# Complex plane

1. Aug 13, 2014

### DiracPool

I'm trying to get straight some basic complex number fundamentals.

First we have z=x+iy. Ok, my question is what does the z in the equation represent? Does it represent a "point" on the complex plane? Does it represent a vector from the origin to where the x and iy values add? Does it represent the "length" of that resultant vector?

I'm guessing it doesn't represent the length of the vector, z, because I read that the length of that vector is the squared modulus of z^2=x^2+(iy)^2. I'm guessing that if we didn't take the modulus, we'd end up with an equation which gave us a length of z=√x^2-y^2. Why are we allowed just to take the modulus here and not worry about it? Just because it gives us a Pythagorean "real" looking length? It seems incorrect. It seems as though the length should be as the equation states, z=√x^2-y^2. What am I missing here?

But my main question is what does the z in the z=x+iy represent? And could you give me the equivalent on how that would look on just the ordinary "real" x-y plane.

I know this sounds elementary, but I just haven't been able to find a straightforward explanation anywhere.

2. Aug 13, 2014

### disregardthat

z can represent many things. The most ordinary way to imagine it is as a point in the complex plane with coordinatex (x,y). By the way, the modulus is |z|=√(x^2+y^2). But most of the time you will have to think of it as a number which can be added, multiplied, used as function arguments and values etc..

3. Aug 13, 2014

### MrAnchovy

You have this the wrong way round. A complex number $z$ is defined by the sum of a real part $x$ and the product of an imaginary part $y$ and the constant $i$ where $i^2 = -1$.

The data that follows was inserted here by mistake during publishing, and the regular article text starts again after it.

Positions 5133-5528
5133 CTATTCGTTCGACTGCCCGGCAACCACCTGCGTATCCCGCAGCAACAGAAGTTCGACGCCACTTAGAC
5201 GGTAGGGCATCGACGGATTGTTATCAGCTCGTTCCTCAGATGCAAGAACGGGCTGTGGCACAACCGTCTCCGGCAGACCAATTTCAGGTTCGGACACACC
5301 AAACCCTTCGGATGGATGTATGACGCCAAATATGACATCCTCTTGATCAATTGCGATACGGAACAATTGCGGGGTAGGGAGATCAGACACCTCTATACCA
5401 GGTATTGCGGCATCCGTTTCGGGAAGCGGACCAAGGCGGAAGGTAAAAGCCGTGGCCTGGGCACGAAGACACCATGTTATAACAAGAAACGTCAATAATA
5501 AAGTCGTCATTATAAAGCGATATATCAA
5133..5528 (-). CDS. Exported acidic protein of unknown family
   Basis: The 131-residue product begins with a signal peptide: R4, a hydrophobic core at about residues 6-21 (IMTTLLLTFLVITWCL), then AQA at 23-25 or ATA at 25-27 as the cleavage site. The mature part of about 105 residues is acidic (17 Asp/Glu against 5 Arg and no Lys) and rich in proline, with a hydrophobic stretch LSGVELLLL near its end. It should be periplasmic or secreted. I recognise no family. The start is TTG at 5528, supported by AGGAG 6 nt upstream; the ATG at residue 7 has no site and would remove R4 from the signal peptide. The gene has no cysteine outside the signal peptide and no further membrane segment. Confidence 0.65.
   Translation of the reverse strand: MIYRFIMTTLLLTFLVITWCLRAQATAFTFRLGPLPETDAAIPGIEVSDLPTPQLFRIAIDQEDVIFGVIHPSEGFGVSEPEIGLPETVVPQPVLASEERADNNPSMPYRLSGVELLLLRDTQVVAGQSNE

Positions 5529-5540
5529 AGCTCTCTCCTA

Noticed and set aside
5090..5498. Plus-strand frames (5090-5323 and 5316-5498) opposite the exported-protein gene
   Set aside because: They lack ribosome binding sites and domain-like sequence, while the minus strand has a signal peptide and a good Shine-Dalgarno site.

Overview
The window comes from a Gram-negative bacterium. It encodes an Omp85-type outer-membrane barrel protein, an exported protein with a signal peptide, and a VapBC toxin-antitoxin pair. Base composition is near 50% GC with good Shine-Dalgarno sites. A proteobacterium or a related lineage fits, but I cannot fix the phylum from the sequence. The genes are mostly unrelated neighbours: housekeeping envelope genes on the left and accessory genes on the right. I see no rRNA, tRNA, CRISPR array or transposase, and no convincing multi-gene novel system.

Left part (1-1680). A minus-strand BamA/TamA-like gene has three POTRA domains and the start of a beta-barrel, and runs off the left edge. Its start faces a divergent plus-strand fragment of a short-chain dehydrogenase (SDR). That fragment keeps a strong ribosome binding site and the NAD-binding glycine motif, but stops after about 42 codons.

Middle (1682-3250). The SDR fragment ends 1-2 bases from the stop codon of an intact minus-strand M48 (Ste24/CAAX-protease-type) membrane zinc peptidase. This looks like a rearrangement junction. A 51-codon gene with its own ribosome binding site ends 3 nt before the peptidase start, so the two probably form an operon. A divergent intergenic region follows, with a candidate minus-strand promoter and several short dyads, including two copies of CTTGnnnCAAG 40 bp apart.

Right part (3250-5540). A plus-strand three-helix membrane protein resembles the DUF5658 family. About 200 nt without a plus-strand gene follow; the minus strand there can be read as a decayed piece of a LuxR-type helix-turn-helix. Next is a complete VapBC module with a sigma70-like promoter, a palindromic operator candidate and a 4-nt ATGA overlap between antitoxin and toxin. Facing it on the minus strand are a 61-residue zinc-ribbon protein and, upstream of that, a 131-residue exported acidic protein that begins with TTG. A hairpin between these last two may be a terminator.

If we have two such numbers $z = a + ib, w = c + id$ we can add them together: $z + w = a + ib + c + id = (a+c) + i(b+d)$ or multiply them $zw = (a + ib)(c + id) = ac +ibc + iad + i^2bd = (ac-bd) + i(ad+bc)$; anything we can do with complex numbers can be done without reference to the complex plane.

If we want, we can represent a complex number by a point on the complex plane. And we can represent a point on a plane by a vector from the origin. But these are still just representations of the complex number z, they don't define it.

As for the modulus, this is simply the length of the vector representing z, $\lvert z \rvert = \sqrt{x^2 + y^2}$.

The complex plane is just an imaginary (!) construct where we take an ordinary plane with real coordinates (is this what you mean by a "real plane"?) and define the y coordinate to represent the coefficient of i.

Last edited: Aug 13, 2014
4. Aug 13, 2014

### HallsofIvy

Staff Emeritus
Numbers, whether real or imaginary, "represent" whatever we want them to represent. Yes, we can think of the complex number, a+ bi, as "representing" ("represented by") a point in the complex plane. And we can represent a vector in the plane by either a pair of numbers (a, b), or the complex number, a+ bi. I would be cautious about either of those "representations" because vectors have operations defined that points do not and complex numbers have operations defined that vectors do not.

You mis-read. The modulus of a complex number, z= x+ iy, is given by $\sqrt{z\overline{z}}= \sqrt{(x+ iy)(x- iy)}= \sqrt{x^2+ y^2}$

And the length of vector represented by z (or the distance from the origin to the point represented by z) is the modulus, not the "square of the modulus".

5. Aug 13, 2014

### Hertz

Don't over-complicate it man. A complex number $z=x+iy$ is exactly that, a number. It's a number which has two components in the sense that you must specify $x$ AND $y$ in order to fully define the number $z$.